Word order

 

Unfortunately for the English language, it is not only students in Poland but all the other nations using European languages that tend to think that our language is the confusing one; our habit of putting adjectives and possessive forms before nouns, for example.

 

If I was to summarise how our language works in terms of syntax – or talking about the way we put words together, and in the correct order – then English is a language in which words are individual and do not depend on adding endings to change its tense or its relationship to something. Because of this, it is often referred to as an SVO language – that is, it follows a word order rule on the basis of Subject, Verb, object: for example, Janet (subject) loves (verb) John (object); factory (subject) is making (verb) lots of money (object). By contrast, Polish and all the other Slavic languages are synthetic and inflexional languages, in which additional letters are added to words to indicate the tense, or whether a noun is a subject or an object and its relationship with the subject/object. As a result, their word order is more flexible.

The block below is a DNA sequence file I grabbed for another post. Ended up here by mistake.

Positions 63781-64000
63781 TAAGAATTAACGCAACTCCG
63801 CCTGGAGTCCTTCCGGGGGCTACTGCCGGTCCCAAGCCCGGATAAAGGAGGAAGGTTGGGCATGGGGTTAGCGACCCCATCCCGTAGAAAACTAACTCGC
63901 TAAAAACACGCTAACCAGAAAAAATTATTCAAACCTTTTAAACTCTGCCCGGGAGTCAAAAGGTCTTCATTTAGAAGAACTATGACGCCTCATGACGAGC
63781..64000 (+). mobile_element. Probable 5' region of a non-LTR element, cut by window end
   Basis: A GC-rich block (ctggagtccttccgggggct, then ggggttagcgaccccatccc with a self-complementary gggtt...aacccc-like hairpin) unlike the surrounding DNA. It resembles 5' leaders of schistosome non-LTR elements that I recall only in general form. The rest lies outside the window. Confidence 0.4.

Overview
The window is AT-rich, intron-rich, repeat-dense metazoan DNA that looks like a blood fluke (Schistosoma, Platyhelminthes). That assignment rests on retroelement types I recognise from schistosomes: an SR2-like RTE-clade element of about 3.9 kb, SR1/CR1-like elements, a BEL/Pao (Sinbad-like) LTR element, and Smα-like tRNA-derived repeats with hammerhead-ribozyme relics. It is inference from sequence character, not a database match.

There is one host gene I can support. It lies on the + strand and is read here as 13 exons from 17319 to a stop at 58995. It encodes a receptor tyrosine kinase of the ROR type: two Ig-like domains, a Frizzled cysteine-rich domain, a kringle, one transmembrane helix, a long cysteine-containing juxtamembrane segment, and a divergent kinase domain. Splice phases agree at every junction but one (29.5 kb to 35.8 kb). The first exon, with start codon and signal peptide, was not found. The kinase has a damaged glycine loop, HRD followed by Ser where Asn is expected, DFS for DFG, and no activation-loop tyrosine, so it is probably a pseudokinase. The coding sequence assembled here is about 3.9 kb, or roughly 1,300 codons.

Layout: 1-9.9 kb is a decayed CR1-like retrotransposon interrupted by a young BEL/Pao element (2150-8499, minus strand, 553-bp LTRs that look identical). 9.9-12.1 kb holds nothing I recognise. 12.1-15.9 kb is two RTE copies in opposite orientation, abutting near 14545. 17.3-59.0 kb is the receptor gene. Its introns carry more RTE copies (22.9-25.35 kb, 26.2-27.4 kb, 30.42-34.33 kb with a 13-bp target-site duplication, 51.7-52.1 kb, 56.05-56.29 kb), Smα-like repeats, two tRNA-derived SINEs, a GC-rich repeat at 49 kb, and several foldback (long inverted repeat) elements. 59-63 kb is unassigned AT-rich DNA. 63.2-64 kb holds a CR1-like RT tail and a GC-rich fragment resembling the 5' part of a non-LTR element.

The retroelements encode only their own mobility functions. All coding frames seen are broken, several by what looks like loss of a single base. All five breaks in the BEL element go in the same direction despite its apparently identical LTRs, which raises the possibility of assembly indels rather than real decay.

But we do have a few rules which place emphases on certain points which the learner has to try and learn.

 

Here are some examples, the first being an explanation of the cartoon...

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